Marcia Clark is probably best known as the lead prosecutor in the OJ Simpson trial, but she is also a writer.  Guilt By Degrees is the second Rachel Knight mystery.    Rachel Knight is a D.A. in Los Angeles, California.  When she takes on the case of a murdered homeless man, she not only pits herself against a formidable opponent, she must also come to terms with the ghosts of her past.  Rachel Knight is not just a sharp and savvy investigator, she is a fascinating character all-around.  I thoroughly enjoyed this book and will read the first book in the series.

Daily Inspiration

 

A good book has no ending.

R.D. Cumming

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March 31

Books I Read In February & March

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Two books for my book club, one audio book and one squeezed in-between.

 

Comfort Me With Apples is a memoir of Ruth Reichl, former restaurant critic of The New York Times and editor-in-chief of Gourmet magazine.  Set in the 1970’s, it traces Reichl’s evolution from chef to food writer while also detailing the events both in her personal life and in the great revolution in American cuisine.

Unbroken is the story of Louie Zamperini–a juvenile delinquent-turned-Olympic runner-turned-Army hero. During a routine search mission over the Pacific, Louie’s plane crashed into the ocean.  What happened to him over the next three years of his life is a story of an amazing man who somehow maintained his sense of self and his humanity despite the monumental degradations he suffered.

The Weird Sisters is the story of three sisters…one who never left home, and two who return home to help their mother battle cancer.   Each sister is at a crosspoint in life  The book explores the family dynamics of sisterhood, and it’s a fascinating look at naming, birth order and the twists of life.

The Crossing Places is the first mystery in a series featuring archeologist Ruth Galloway, of Norfolk, England.  Detective Chief Inspector Harry Nelson asks for Ruth’s expertise in identifying human remains found in a marsh near Ruth’s home.  The remains date to the Iron Age.  Harry is haunted by the kidnapping of 5-year-old Lucy Downey, and he thought the remains could be her’s.  When another young girl goes missing, Ruth and Harry fear the kidnapper is at work again.  Ruth is an interesting  heroine,  and the novel’s archeological details added a lot of interest.

Daily Inspirations

 

Where we love is home – home that our feet may leave, but not our hearts.

Oliver Wendell Holmes

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January 28

Books I Read In January

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I’m a slow reader, so this type of post will not be a monthly feature; but this month I read three books, so I decided to do a quick review.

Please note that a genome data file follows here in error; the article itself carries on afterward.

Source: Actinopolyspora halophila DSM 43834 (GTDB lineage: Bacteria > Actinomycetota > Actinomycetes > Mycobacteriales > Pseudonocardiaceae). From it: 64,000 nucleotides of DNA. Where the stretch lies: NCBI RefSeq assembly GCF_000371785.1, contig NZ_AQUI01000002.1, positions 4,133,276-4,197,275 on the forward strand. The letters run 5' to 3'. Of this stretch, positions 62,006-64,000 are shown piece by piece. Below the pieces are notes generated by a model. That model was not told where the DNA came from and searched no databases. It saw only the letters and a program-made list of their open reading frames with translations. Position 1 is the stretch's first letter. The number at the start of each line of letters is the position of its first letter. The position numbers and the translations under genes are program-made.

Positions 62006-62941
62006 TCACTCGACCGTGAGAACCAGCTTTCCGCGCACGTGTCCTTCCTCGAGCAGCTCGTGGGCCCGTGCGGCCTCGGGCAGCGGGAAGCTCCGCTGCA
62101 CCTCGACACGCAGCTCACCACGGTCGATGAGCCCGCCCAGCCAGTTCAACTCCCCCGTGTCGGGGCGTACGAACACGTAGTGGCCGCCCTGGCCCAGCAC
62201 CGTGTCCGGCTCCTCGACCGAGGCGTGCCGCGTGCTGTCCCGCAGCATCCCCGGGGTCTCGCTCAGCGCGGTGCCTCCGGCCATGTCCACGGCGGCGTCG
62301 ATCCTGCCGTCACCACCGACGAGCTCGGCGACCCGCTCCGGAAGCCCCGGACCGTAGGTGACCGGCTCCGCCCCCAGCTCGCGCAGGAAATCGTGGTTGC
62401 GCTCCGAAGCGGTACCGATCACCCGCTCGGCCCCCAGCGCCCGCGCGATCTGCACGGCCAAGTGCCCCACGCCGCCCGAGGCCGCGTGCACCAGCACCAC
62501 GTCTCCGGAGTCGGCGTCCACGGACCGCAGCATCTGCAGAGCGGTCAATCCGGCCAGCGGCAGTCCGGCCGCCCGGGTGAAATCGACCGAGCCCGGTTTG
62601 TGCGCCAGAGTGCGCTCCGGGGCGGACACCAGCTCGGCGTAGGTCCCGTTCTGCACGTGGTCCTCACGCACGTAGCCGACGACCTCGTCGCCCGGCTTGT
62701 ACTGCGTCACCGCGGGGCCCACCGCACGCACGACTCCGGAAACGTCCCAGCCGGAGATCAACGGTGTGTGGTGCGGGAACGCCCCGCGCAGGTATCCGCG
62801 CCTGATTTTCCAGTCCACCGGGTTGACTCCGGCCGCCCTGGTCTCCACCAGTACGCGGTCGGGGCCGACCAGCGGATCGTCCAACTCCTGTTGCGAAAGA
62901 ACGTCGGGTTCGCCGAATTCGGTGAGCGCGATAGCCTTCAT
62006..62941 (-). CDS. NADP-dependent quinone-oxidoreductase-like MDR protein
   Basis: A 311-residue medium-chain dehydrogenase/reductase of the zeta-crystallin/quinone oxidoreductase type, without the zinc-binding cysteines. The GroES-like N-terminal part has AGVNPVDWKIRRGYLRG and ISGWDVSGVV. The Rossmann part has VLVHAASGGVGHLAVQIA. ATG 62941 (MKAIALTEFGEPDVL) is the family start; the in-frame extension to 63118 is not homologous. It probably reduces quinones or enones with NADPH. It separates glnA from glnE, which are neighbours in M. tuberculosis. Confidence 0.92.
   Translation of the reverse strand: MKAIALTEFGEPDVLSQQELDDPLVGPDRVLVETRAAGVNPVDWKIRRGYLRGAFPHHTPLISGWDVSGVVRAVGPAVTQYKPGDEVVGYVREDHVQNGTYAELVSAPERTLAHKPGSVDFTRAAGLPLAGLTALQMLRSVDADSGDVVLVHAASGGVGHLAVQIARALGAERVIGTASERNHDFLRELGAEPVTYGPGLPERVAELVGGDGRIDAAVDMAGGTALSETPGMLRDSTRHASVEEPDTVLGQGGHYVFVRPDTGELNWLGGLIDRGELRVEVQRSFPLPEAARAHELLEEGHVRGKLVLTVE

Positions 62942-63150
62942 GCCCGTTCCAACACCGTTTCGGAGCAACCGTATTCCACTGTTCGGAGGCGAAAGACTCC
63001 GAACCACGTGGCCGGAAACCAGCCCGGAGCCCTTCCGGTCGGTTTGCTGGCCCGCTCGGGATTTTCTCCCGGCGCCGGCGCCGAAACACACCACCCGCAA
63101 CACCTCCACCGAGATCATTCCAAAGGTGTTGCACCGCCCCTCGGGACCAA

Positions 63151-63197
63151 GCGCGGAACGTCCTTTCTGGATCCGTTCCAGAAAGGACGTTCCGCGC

Their Eyes Were Watching God by Zora Neale Hurston

This was the January selection for my book club and a feast for an English major’s heart.  What I loved most was the paradoxical philosophy of the book…we have control of nothing, we have control of everything.  The consensus of the group was that it was a wonderful read; although some members enjoyed it more as an audio book since much of the dialog is written in a dialect.  It is the story of Janie Crawford, and her journey through life and to herself.  In beautiful language, it captures the stuff of life…love, loss, pain, friendship, humor and joy.  It’s all there.

The World We Found by Thrity Umrigar

This was a readalong I participated in at S. Krishna’s Books.  It’s also the first book I read for the South Asian Challenge.  Armaiti, Laleh, Kavita and Nishta were college student in 1970’s India, but have drifted apart over the years.  When Armaiti, who moved to America, is diagnosed with cancer, the other three friends decide to visit her one last time.  The journey towards the visit is where all the action takes place, as all the women deal with what their lives mean, their regrets and the compromises they made along the way.  The language and writing is so beautiful it took my breath away, and Ms. Umrigar’s eye for relationships strikes right to the heart.  Loved it.

The Guernsey Literary and Potato Peel Pie Society by Mary Ann Shaffer and Annie Barrows

The title was the first thing that piqued my interest, then I started hearing positive reviews, so I decided to give it a try.  Set in 1946, this is the story of Juliet Ashton, a writer who gets to know some of the residents of the island of Guernsey.  Through their correspondence, she learns how they endured the German occupation, and how their extraordinary society helped them through.  What I enjoyed most about this novel was it is written entirely in letters between the characters.  Because of this, you learn about the characters the same way you would as if you were corresponding with someone.  The writing is at turns sharp, witty and poignant.  Again, loved it.

If you love beautiful writing and compelling characters, any one of these books would do you well.  If you like action and a complex story line, these may not suit you.

 

Now for a little fun.  I actually won an Advance Reader’s Edition of The World We Found by Thrity Umrigar, and I’d love to pass it along.  Just leave a comment on today’s post by Monday, January 30, 2012 at 11:59 pm EST, and I’ll draw a name on Tuesday, January 31, 2012.

Daily Inspiration

Reading good books ruins you for enjoying bad books.

Isola Pribby – The Guernsey Literary and Potato Peel Pie Society